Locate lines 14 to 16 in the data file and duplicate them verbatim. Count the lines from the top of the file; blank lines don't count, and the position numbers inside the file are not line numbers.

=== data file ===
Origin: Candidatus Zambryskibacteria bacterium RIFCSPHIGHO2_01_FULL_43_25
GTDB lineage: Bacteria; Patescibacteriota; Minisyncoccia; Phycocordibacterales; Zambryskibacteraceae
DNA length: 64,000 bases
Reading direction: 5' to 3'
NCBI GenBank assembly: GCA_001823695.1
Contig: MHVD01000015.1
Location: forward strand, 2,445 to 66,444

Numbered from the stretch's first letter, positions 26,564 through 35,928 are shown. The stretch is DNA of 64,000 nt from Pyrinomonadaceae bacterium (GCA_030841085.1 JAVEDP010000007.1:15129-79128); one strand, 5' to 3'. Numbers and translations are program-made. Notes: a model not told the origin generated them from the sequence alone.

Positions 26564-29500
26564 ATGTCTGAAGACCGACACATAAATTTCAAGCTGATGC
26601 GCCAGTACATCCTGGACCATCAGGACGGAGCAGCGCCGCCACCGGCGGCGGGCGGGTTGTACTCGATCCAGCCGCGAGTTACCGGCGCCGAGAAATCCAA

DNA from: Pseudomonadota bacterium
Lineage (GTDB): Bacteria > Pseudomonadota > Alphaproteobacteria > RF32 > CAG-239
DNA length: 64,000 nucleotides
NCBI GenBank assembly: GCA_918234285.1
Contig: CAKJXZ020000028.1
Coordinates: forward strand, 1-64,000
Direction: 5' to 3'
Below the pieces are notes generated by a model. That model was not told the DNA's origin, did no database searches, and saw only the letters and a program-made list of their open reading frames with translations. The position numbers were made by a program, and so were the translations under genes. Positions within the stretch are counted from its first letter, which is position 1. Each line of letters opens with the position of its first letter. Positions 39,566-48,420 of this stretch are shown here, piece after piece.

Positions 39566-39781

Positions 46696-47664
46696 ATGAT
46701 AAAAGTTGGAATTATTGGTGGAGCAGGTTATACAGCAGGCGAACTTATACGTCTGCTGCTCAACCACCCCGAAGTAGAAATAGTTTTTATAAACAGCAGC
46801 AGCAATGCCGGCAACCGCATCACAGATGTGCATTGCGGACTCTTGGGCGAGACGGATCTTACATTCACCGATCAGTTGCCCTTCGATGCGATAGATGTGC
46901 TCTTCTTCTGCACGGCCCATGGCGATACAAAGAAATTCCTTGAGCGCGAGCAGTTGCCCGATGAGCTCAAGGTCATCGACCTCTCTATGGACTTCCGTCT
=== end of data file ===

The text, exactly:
DNA length: 64,000 nucleotides
NCBI GenBank assembly: GCA_918234285.1
Contig: CAKJXZ020000028.1